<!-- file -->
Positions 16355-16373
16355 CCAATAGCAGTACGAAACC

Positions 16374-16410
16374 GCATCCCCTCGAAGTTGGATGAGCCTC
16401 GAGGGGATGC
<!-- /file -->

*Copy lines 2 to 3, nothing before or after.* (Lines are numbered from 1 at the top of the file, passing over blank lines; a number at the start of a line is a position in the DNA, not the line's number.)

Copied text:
16355 CCAATAGCAGTACGAAACC

Positions 16374-16410